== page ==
Are you considering eloping at a waterfall in Colorado? Do you want the best waterfall elopement location in Colorado? Do you just get a rush of peace when you witness all that water cascading down? Have you dreamed of epic photos in front of a waterfall in your wedding clothes? Well, we’re going to let you in on all the secrets about when, where, and how to make that happen.
Rifle Falls is the best triple waterfall in the state of Colorado. Located about 40 minutes from Glenwood Springs in Rifle Falls State Park and with a short walk to view it, it’s an amazing option for waterfall fanatics to elope at. It is also one of the only waterfalls sure to be running year-round (except when it’s frozen). This is great because Rifle Falls does get very busy in the summer and early fall, so you can still visit it during the slower off-season in Colorado. Because it’s one of Colorado’s most beautiful waterfalls, we definitely recommend getting up early and having your elopement right at sunrise. There are also some fun hikes surrounding Rifle Falls State Park where you can get different viewpoints of the falls, see mountain caves, and soak in some different scenery. Interested in eloping here? Check out E’Beth and Brendan’s Colorado Waterfall Elopement at Rifle Falls.
Everyone knows that there is a waterfall when you hike from lower blue lake. But what if we told you there was another secret waterfall nearby that is out of this world gorgeous? It is by far one of our favorite waterfalls to elope at in Colorado if you are staying near Breckenridge. With a big flow most of the year (it can dwindle in the fall), this waterfall is sure to impress. Interested in eloping here? Check out Kasey and Veronica’s Two-Day Waterfall Elopement here.
Ouzel Falls is located in Rocky Mountain National Park. Although you cannot actually say your vows and elope at any of the waterfalls in Rocky Mountain National Park, you can have your ceremony at one of the designated wedding sites, then head up to Ouzel Falls afterward for pictures. This 5.4-mile round trip hike is considered moderate as it only has roughly 800 ft of elevation gain. The 40 ft Ouzel Falls tumbles down into a basin of large boulders, making it one of RMNP’s most stunning waterfalls. This fall freezes and gets covered in feet of snow in the winter, making it difficult to distinguish, so it’s best to take pictures on your elopement day from June – October.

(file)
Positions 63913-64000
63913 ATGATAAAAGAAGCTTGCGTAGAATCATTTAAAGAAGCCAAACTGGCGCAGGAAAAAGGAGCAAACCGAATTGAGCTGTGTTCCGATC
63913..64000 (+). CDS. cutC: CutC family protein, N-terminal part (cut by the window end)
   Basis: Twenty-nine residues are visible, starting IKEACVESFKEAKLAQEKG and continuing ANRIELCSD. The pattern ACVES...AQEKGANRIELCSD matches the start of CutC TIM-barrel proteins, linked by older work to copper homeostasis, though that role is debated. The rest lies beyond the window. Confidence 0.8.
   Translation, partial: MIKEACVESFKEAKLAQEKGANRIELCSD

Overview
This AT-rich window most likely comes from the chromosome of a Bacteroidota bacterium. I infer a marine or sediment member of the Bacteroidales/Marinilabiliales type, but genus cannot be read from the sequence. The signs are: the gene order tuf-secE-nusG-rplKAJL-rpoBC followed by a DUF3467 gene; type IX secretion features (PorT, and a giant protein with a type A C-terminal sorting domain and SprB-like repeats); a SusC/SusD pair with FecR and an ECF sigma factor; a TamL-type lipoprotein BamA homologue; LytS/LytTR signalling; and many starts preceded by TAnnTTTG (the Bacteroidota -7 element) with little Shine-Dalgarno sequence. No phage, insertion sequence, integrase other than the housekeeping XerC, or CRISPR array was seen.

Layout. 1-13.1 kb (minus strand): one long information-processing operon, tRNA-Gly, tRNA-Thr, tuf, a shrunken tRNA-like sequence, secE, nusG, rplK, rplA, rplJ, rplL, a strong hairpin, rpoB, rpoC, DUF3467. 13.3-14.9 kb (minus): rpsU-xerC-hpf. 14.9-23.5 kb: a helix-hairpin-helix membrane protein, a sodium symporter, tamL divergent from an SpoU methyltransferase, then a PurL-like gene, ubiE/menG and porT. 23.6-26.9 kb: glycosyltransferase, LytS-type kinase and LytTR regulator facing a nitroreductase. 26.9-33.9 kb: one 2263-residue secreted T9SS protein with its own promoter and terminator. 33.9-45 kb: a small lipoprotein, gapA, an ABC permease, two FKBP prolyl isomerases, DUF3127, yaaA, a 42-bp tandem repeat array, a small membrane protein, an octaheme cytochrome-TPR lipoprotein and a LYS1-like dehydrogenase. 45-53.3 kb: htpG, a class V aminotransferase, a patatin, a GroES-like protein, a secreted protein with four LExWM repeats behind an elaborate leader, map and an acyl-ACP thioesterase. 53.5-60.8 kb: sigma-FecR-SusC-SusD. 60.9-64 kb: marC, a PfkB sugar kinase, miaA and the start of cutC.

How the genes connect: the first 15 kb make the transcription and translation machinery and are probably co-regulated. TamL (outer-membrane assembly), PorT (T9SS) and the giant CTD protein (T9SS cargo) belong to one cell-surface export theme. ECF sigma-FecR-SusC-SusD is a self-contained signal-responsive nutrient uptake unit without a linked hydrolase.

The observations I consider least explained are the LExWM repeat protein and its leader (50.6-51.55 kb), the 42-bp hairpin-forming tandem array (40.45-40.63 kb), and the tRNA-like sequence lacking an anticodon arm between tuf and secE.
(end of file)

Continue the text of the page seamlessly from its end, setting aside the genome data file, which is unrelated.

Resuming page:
If you’re up for a hike and dream of ending at a pristine alpine lake after hiking up next to a big waterfall, then Mohawk Lakes should be on your Colorado waterfall elopement location list. This waterfall is perfect for the eloping couple who wants the best of all worlds on their wedding day – a hike, a long, tumbling waterfall, and pristine mountain views. Located just outside Breckenridge, Mohawk Lakes is perfect for the adventurous couple. And if a backpacking elopement is on your list, we know of a perfect location to camp near the waterfalls so you can get it all to yourself at sunrise! Just know, that this area is not accessible year-round – summer to early fall is best.
Known as the most famous waterfall near Steamboat, CO, Fish Creek Falls definitely holds up its title proudly. It’s only a 1/ 4 mile walk from the parking lot to access the bridge in front of the falls. And for couples who want a different view, you can simply walk up another trail next to the parking lot to get a birds-eye lookout over the falls. You can also hike an additional 2.5 miles to another waterfall for the most privacy. Our favorite part about Fish Creek Falls is that it’s accessible all year round (but bring snowshoes in the winter!). Interested in eloping here? Check out Courtney and DJ’s Steamboat Springs Proposal at a frozen Fish Creek Falls.